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Gene Review

PHYA  -  phytochrome A

Arabidopsis thaliana

Synonyms: ELONGATED HYPOCOTYL 8, F14J9.23, F14J9_23, FAR RED ELONGATED 1, FAR RED ELONGATED HYPOCOTYL 2, ...
 
 
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Disease relevance of PHYA

  • This change stabilizes the light-labile PHYA protein in light and causes a 100-fold shift in the threshold for far-red light sensitivity [1].
  • We show here that the dwarf response is related to a reduction in active gibberellins (GAs) in tobacco (Nicotiana tabacum) overexpressing oat phytochrome A under the control of the cauliflower mosaic virus (CaMV) 35S promoter and can be suppressed by foliar applications of gibberellic acid [2].
 

High impact information on PHYA

 

Biological context of PHYA

  • This mutation carries a single amino acid substitution at residue 631, from valine to methionine (V631M), in the core region within the C-terminal half of PHYA [7].
  • The triple transcription start site arrangement is similar to that of pea PHYA but different from the single start site of oat, rice and maize PHYA genes, indicating a possible monocot-dicot difference [8].
  • It was concluded that the pef1 mutant is defective in both PHYA- and PHYB-mediated signaling pathways, and may represent a lesion in an early step of the phytochrome signal transduction pathway [9].
  • One such mutant, pef1, was selectively insensitive to both red and far-red light in the inhibition of hypocotyl elongation response; a classic phytochrome phenotype mediated by both PHYA and PHYB [9].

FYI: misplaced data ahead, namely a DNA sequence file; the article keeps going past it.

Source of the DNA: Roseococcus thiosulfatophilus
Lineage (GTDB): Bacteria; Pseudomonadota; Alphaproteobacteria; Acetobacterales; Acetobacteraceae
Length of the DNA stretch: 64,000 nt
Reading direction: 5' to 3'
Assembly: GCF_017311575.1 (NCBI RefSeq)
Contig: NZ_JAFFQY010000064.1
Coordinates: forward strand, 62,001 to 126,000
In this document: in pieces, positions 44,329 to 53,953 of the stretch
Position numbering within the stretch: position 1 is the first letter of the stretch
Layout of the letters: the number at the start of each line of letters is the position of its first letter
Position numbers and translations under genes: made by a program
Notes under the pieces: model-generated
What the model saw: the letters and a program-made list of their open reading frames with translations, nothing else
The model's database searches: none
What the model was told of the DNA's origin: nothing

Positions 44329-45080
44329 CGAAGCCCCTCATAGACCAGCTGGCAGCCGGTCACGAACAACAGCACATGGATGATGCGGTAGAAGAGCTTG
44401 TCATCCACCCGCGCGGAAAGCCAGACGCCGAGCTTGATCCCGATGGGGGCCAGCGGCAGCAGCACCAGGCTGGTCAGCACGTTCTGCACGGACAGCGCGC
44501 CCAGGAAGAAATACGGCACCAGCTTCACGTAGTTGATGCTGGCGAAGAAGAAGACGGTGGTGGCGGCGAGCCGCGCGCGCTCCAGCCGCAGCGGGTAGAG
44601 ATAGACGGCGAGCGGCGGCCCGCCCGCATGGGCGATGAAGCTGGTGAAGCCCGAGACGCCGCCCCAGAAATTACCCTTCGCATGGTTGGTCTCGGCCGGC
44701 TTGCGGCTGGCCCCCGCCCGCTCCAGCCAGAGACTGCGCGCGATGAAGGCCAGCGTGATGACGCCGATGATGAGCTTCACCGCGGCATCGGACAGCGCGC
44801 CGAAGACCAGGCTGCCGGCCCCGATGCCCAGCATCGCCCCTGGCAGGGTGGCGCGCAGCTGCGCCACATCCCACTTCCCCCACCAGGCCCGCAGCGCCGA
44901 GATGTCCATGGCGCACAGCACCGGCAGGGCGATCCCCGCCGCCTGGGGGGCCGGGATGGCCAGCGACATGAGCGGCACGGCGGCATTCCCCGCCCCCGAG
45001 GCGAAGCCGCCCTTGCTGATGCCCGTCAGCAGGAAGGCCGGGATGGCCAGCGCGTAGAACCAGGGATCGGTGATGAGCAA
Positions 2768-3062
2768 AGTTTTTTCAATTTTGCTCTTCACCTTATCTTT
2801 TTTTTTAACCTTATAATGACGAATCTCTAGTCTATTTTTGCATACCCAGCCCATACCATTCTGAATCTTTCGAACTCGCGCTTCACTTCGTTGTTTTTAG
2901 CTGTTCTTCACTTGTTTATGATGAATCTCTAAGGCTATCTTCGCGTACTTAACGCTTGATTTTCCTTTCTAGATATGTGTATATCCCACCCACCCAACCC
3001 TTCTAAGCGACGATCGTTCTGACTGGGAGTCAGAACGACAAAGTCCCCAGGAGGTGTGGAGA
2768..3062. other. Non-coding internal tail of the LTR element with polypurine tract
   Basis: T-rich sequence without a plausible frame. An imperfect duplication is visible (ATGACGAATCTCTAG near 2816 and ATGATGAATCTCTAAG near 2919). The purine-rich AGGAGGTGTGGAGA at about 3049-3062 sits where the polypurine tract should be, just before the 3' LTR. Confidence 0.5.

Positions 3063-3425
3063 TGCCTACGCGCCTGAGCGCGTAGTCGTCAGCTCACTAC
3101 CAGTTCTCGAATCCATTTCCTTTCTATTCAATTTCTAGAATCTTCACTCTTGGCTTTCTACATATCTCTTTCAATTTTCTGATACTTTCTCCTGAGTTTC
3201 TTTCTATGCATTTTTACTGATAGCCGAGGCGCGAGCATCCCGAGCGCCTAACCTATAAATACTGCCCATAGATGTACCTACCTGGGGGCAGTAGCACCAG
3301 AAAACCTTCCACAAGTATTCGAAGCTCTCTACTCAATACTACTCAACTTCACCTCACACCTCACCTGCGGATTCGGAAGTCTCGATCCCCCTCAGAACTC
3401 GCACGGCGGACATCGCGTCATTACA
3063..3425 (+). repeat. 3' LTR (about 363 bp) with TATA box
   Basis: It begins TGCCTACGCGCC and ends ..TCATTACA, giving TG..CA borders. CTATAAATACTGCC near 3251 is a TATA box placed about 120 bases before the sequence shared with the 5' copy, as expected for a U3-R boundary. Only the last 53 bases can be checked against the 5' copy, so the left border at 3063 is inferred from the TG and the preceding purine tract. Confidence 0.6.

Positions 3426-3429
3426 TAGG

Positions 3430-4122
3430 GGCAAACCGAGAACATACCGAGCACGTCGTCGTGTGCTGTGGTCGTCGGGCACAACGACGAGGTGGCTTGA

• Thus, PHYA and PHYB play a key role in mediating red-light-dependent positive phototropism in roots [10].
 

Anatomical context of PHYA

  • Difference spectra and Western blot analysis showed normal concentrations of PHYA photoreceptor apoprotein, which appeared photochemically active [9].
  • Far-red light blocks greening of Arabidopsis seedlings via a phytochrome A-mediated change in plastid development [11].
  • The gradual swelling of protoplasts that prevails under background red light is shown to be a phytochrome-mediated response in which phytochrome A contributes more than phytochrome B [12].
  • Upon light exposure, COP1 migrates to the cytosol allowing photomorphogenesis to proceed but the residual nuclear pool down-regulates light signaling mediated by phytochrome A. Here we show that weak alleles of cop1 exhibit reverse photomorphogenic responses i.e. reduced rather than enhanced cotyledon unfolding under red light compared to darkness [13].
 

Associations of PHYA with chemical compounds

 

Physical interactions of PHYA

 

Regulatory relationships of PHYA

 

Other interactions of PHYA

  • The induction of randomization was confirmed using lines that express to different levels PHYA and PHYB cDNAs [26].
  • Expression analysis revealed that PIL5 repressed the expression of GA biosynthetic genes (GA3ox1 and GA3ox2), and activated the expression of a GA catabolic gene (GA2ox) in both PHYA- and PHYB-dependent germination assays [27].
  • FHY1: a phytochrome A-specific signal transducer [28].
  • A null mutation in PHYA impaired the membrane depolarization and prevented the early cry1-dependent phase of growth inhibition as effectively and with the same time course as mutations in CRY1 [16].